Learning How to Read for Fun Again

Somewhere in my parents’ attic sits a cardboard box filled with dozens of books from the “Baby-sitter’s Little Sister” series. My first-grade self stumbled across the series at my elementary school’s book fair.

This cover is absurd. Ways you can tell Karen is about to drown: 1) Where’s your oxygen tank, Karen? 2) Where’s your wetsuit, Karen? 3) What’s up with those two fish next to you that look like a bulldog’s head, Karen? 4) Where’s your scuba diving buddy, Karen? It sure ain’t that platypus/stingray hybrid creature in the background.

I LIVED for the book fair. I didn’t want to be a kid in a candy store. I wanted to be a kid in a book fair. Buy ALL the books, buy ALL the bookmarks with fuzzy animals on them, and buy ALL the pencils! Anywho, I don’t remember exactly how I realized that “Karen’s Island Adventure”  would be a good read (I do, however, remember that I learned how to spell the word “surgery”  while reading the book. For about the first half of it, I didn’t understand how Karen’s friend could possibly be having heart “sugary.” I thought the doctors were going to cover it in sugar, which made absolutely no sense. Yeah, I was dumb), but since I was like 6 years-old, there is an astronomically high probability that I just thought the cover looked pretty. That’s right, I judged a book by its cover. And guess what? It paid off, because I flew through that book in a day.

And so began my addiction to Ann M. Martin novels. I had always been a voracious reader. My mama taught me well. Bedtime stories were a must. I always checked out lots of books from the library. I borrowed “The Rainbow Fish” so many times that my parents bought me my own copy. It is now one of my most prized possessions. But I digress. Wait, where was I? Oh, yeah, my personal “Baby-sitter’s Little Sister” library.

I eventually graduated to the “Baby-sitter’s Club” series, but by that point, I had to check them out from the library because my “little” collection was getting rather expensive to maintain. I was so obsessed that I modeled my handwriting after the character Stacy’s handwriting (I know, I was nuts).

I began dabbling in other series, and pretty soon, I was a fixture at the local library. I loved going to the library so much that I signed up as a volunteer shelver every summer during middle school.

Surrounded by shelves upon shelves of books was like being in heaven. I was like a less cultured Rory Gilmore (“Nothing, nothing smells like that.”  “I’m sorry, did I just see you smell that book?!”). To this day, I love the smell of books. Once again, I’m nuts.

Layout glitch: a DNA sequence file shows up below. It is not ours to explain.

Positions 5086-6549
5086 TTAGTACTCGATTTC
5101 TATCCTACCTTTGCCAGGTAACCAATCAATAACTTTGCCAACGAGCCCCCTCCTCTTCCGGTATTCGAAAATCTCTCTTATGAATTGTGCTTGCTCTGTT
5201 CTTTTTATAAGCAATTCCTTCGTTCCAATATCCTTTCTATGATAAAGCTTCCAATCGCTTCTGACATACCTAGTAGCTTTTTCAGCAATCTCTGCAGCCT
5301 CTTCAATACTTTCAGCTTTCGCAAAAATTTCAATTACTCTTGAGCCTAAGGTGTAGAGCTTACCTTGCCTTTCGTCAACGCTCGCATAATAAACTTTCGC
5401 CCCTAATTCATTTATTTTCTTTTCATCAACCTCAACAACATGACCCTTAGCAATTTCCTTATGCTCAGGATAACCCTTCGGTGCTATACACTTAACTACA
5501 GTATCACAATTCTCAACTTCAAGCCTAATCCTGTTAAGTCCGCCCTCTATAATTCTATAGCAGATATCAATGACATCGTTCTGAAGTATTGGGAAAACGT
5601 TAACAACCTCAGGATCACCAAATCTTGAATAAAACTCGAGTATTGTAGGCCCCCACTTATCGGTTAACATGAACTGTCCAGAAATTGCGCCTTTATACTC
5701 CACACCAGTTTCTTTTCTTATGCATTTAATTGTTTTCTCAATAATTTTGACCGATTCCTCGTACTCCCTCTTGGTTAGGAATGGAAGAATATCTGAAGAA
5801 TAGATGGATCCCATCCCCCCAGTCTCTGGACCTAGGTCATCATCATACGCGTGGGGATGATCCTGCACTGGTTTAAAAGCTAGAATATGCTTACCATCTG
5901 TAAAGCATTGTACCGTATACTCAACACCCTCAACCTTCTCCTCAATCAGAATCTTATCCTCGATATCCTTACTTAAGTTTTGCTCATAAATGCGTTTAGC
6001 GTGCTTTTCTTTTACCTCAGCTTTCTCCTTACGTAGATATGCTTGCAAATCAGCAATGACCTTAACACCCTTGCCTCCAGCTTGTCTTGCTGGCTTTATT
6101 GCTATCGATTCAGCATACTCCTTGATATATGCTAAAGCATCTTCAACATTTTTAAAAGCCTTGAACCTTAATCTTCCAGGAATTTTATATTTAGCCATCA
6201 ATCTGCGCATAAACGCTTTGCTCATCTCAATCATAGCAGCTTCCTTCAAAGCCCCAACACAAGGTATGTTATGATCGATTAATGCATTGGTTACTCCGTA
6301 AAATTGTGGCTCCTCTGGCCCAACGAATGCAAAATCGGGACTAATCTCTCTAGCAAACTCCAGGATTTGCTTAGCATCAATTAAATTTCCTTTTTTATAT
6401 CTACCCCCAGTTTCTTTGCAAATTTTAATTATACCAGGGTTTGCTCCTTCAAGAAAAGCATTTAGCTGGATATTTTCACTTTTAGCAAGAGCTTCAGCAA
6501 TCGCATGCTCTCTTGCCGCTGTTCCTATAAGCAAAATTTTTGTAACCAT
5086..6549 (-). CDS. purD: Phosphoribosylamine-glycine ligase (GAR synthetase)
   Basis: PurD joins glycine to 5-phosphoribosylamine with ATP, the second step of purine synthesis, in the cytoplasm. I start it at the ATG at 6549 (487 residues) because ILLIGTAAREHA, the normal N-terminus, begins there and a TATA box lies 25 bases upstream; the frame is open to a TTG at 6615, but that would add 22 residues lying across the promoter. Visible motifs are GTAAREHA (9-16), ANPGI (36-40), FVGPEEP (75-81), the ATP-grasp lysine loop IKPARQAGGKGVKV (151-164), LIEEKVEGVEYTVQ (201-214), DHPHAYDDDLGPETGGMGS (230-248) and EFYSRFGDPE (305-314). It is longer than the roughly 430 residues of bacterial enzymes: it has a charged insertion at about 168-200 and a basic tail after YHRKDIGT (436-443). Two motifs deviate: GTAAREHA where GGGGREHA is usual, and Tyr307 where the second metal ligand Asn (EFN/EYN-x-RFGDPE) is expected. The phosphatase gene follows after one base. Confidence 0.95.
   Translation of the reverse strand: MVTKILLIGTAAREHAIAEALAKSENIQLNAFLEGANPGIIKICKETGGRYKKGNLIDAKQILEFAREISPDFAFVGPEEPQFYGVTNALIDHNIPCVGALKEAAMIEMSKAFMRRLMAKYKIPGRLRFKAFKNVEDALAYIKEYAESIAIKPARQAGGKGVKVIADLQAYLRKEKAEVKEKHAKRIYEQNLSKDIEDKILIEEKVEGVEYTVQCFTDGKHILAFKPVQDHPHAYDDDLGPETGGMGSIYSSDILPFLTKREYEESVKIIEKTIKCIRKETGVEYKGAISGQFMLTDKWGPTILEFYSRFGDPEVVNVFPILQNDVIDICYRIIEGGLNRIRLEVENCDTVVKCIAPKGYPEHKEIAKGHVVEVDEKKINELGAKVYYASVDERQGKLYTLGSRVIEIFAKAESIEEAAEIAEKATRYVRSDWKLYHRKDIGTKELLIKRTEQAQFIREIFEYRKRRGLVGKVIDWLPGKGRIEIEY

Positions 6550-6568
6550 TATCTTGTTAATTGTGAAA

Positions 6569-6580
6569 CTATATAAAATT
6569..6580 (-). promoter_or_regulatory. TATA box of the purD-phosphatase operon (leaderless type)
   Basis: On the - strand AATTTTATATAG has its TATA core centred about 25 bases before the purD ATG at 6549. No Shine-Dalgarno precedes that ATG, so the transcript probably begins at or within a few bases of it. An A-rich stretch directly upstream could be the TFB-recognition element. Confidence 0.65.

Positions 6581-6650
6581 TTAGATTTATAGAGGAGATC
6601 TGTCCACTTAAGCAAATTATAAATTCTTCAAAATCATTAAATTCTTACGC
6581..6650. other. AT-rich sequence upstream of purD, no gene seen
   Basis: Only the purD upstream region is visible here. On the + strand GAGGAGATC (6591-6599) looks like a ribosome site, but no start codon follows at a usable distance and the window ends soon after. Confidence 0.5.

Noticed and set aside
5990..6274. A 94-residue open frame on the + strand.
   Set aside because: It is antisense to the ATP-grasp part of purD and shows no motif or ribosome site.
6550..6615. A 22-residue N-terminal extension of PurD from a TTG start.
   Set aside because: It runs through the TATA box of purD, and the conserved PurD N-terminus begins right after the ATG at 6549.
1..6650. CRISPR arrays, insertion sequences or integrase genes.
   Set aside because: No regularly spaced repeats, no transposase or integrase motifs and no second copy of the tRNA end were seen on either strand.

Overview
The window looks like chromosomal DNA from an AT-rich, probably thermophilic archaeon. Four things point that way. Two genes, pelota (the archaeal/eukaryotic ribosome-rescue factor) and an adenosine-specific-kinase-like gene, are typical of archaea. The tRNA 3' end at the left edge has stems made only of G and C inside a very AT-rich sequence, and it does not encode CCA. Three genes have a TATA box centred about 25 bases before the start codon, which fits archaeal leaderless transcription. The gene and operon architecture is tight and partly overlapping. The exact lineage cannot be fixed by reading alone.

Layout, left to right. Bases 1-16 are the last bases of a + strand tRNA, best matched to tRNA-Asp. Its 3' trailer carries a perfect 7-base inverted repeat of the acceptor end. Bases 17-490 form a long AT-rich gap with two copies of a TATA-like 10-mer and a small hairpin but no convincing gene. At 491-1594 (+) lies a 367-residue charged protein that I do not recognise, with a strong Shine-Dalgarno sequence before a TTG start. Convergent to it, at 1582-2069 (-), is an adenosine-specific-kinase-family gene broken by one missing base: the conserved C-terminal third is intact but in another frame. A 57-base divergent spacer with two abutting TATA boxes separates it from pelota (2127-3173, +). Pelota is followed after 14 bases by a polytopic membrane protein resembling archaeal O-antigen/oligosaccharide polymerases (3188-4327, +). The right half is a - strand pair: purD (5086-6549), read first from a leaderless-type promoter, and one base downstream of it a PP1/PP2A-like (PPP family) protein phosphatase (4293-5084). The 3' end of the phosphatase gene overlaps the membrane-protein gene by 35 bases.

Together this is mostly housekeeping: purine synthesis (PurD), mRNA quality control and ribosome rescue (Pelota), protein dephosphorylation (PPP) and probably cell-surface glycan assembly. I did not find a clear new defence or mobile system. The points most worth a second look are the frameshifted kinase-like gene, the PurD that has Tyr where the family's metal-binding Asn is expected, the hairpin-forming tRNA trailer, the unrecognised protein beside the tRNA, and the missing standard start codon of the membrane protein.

Somewhere along the line – probably the latter half of high school – I stopped reading as much. To make a long story short, I just didn’t have enough free time anymore. Plus, Facebook was invented. #loser #procrastination

By the time I reached law school, my love of reading was dead (#RIPBooks). After reading cases all day, the last thing I wanted to do was read some more. My hands were cramped from scribbling so many handwritten notes in the margins. You should see my law school textbooks from my first year. I switched up my pen colors and highlighter colors – because that was one of the few ways to make the textbook look remotely happy and fun – and the result at the end of the year was a collection of rainbow-colored papers. Yes, I am a nerd.

Torts-textbookExhibit A: making a law textbook look slightly cute by using a purple highlighter and pink pen
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Hermione Granger’s Parents Probably Went to Jail

While listening to a mashup of the best Harry Potter soundtrack songs during a study session last night, I had an epiphany: Hermione was responsible for (likely) sending her parents to prison or a mental institution.

Remember how she erased her parents’ memories of her at the beginning of Deathly Hallows? Well, she didn’t erase other people’s memories of her. What about her neighbors? Her parents’ friends? Her extended family? They would all still remember her, and what would they think when her parents denied she ever existed? They would have become concerned once they saw that any trace of her at her parents’ home had been erased. Eventually they would have begun to suspect that her parents hurt or killed her. And then they would have called the police. The police would have called in some psychiatrists. There would have been some sort of hearing, maybe even a trial. And then the Grangers’ would have been carted off to either a prison cell or a hospital.

NOT COOL, HERMIONE.